5. The litterbox is too small–you pretty much can’t go wrong with a larger litterbox. Try to get one that’s at least 1.5 times the length of your cat. Also, covered and top-entry boxes are not recommended by most cat experts but you can experiment to see what your cat prefers. Litterboxes that are about 8-12 inches deep work well to hold a 3 to 4-inch litter depth and contain scratched-up litter. You can cut a lowered entry hole if your cat has mobility issues.
  6. Dirty/stinky litterbox–you might not like this, but the truth is the only way to keep a litterbox from smelling bad is to remove pee and poop frequently. If your cat uses the box 4-6 times a day, that’s a lot of smelly waste just fouling up the area. For best results, scoop out all eliminations at least once a day. If you fill the box about 3 to 4 inches deep with clean litter, scooping is easy and less gunk will stick to the inside of the box. If stuff is stuck to the box, be sure to clean it off so the smell doesn’t linger. Finally, completely empty the box and clean it with soap and water weekly. Refill it with a fresh, deep bed of litter.

How to Stop a Cat from Peeing in the Bathtub

Identify and Treat Diseases

I know your cat probably hates going to the vet clinic! But that’s a separate problem that can be overcome. But there is really no way to diagnose and treat urinary tract disease without a vet’s help. You always have the option to find a vet who makes house calls if your cat gets stressed by travel. 

Your vet will rule out physical diseases by doing blood tests, a urinalysis, and X-rays. They may prescribe medications or a prescription urinary diet if the cat has bladder inflammation.

If no physical problems are found, the next step is to address potential behavioral causes. I’m fortunate to live where we have some great veterinary behaviorists as well as layman pet behavior specialists who specialize in cat toileting problems. It can be so helpful to have one of these experts come to your house to assess your setup. Ask your vet for guidance on this.

Here are a few more general tips I give to clients who are facing cat urination challenges: 

Help Your Cat De-Stress

A cat’s entire life can be stressful if they are confined to a house or apartment. When there are numerous cats involved, some level of stress is almost unavoidable.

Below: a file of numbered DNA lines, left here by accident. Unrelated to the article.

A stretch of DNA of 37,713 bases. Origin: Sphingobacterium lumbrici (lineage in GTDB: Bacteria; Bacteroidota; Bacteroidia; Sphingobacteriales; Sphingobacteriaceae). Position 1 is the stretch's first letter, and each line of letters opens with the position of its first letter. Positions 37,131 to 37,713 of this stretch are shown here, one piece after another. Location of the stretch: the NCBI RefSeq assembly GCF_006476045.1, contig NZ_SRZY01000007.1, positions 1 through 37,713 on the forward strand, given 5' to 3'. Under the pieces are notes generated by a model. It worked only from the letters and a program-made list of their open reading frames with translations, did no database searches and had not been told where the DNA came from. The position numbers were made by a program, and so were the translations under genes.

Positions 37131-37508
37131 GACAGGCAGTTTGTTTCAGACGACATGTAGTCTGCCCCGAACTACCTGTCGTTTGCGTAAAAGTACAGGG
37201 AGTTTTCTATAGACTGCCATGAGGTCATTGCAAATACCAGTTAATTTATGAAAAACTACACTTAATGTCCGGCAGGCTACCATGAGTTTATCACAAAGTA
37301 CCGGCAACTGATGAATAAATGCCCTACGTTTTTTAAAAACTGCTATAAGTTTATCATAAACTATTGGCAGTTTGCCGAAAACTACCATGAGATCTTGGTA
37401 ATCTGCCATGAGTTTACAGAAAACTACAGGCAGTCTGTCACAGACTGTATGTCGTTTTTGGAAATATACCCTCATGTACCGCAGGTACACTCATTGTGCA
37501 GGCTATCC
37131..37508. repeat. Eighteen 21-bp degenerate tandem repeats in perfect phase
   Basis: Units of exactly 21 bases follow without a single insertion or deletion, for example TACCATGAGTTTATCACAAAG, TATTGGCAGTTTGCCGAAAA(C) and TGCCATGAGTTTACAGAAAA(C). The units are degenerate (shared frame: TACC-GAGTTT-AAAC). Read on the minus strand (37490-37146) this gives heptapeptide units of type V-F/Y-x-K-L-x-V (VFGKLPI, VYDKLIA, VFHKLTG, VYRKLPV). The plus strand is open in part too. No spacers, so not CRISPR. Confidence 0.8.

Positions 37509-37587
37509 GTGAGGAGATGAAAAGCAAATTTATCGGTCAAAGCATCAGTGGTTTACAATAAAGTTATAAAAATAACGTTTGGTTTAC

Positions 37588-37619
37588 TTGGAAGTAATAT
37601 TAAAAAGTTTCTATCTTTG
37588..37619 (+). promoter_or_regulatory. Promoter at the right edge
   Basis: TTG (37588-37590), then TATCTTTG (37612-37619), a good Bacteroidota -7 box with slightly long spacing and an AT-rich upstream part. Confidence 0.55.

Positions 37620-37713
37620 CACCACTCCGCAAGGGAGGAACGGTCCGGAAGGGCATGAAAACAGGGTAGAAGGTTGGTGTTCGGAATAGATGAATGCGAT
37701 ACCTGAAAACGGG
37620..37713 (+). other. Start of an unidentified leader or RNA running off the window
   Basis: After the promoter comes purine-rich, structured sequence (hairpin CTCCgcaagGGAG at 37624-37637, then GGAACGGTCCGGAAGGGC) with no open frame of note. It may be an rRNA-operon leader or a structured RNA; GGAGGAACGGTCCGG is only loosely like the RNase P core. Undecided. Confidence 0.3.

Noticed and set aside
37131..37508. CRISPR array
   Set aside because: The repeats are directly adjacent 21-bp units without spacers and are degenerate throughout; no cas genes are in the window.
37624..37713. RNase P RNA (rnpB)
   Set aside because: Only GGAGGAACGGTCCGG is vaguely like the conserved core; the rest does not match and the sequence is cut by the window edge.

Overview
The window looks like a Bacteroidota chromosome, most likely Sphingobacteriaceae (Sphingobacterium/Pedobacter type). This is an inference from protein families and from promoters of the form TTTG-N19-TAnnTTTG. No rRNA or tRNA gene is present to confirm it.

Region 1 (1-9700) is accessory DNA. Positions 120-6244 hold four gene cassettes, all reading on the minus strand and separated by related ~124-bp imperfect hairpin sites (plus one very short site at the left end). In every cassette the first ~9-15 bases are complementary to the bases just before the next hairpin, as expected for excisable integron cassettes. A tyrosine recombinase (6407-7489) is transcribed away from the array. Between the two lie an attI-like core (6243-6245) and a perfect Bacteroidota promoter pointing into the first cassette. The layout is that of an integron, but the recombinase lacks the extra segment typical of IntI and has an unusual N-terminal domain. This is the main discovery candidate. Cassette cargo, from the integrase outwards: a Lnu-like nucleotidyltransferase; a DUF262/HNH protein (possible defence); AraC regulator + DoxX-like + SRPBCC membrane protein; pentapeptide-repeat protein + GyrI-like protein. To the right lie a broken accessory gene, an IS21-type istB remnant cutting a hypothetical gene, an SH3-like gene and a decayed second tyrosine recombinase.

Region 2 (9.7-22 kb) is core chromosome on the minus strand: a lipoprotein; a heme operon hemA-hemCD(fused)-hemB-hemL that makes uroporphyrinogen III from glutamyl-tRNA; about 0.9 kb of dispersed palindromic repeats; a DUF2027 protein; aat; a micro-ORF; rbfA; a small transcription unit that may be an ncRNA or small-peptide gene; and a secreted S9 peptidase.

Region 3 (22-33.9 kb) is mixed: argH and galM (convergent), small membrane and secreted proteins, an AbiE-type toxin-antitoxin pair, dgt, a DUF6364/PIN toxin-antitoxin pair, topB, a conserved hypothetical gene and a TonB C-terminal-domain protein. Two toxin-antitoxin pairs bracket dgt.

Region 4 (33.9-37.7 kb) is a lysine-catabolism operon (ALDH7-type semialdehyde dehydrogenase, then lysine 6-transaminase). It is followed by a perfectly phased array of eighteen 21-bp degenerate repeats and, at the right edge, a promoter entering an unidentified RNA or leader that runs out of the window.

By providing environmental enrichment for your cat, you can make his or her life happier and less stressful. You don’t need to turn your whole house into a cat-friendly amusement park. Even a few strategically placed climbing structures, hidey holes, and interactive food toys can drastically improve a cat’s mood.

OSU’s veterinary school has some good resources to get you started on their Indoor Pet Initiative website. 

Punishment Is Never the Solution

It’s reasonable for a cat owner to become annoyed when their cat refuses to use the litter box. However, it’s critical not to physically or verbally punish cats for peeing in places where you don’t want them to.

Spray bottles, spanking and shouting will not solve the problem. Cats don’t learn desired social behaviors well from being punished. In fact, you will probably make the problem worse by scaring and confusing your cat.

Manage Access to Problem Areas

I’m certainly not saying you have to allow your cat to pee in the sink! Here are some temporary steps to take to prevent cats from peeing in the tub, shower or sink while you work on getting them to use their litterbox again:

  • Don’t let the cat into the bathroom at all!
  • Keep a few inches of water in the tub/shower/sink when you’re not using them.
  • Remember how I mentioned cats have sensitive noses? Use this to your advantage by placing citrus air fresheners or soap with a strong perfume scent in the bathroom to repel your cat. 
  • Spread aluminum foil or plastic sheeting on the surface in question.
  • Try putting cat deterrent mats in the tub or shower 
  • Place “SSScat” compressed air with a motion sensor in the area 

How to Remove Cat Urine Odor from Sink or Bathtub

Cat pee stinks and most people don’t want that smell in their bathroom! You must also remove the cat urine odor from the tub/shower/sink to avoid attracting repeated urination there. Soap and water often aren’t enough to get rid of cat pee odor. Instead, try an enzymatic cleaner like Nature’s Miracle. Follow the directions on the label for the best results.

Avoid using household cleaners that contain ammonia as it may smell like urine and attract the cat to keep peeing there. 

Finally, keep the rest of the bathroom, particularly the toilet, spotless. While there is no scientific data to back this up, I occasionally wonder if cats prefer to pee in the bathroom because they can smell human pee there!


If your cat is peeing in the sink, don’t get frustrated! There are a few common reasons cats pee in the bathtub, shower, or sink. Bladder irritation is the first thing that comes to mind for a veterinarian. But your cat may be expressing normal behavior or could have a litterbox aversion that’s causing them to seek alternative toileting places. 

Once the underlying cause is identified, most cats can return to using their litterbox with a little help from you and their veterinarian.

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  1. Beaver, B. V., Terry, M. L., & LaSagna, C. L. (1989). Effectiveness of products in eliminating cat urine odors from carpet. Journal of the American Veterinary Medical Association, 194(11), 1589-1591.
  2. Guy, N. C., Hopson, M., & Vanderstichel, R. (2014). Litterbox size preference in domestic cats (Felis catus). Journal of Veterinary Behavior, 9(2), 78-82.
  3. Lekcharoensuk, C., Osborne, C. A., & Lulich, J. P. (2001). Epidemiologic study of risk factors for lower urinary tract diseases in cats. Journal of the American Veterinary Medical Association, 218(9), 1429-1435.
  4. Sung, W., & Crowell-Davis, S. L. (2006). Elimination behavior patterns of domestic cats (Felis catus) with and without elimination behavior problems. American journal of veterinary research, 67(9), 1500-1504.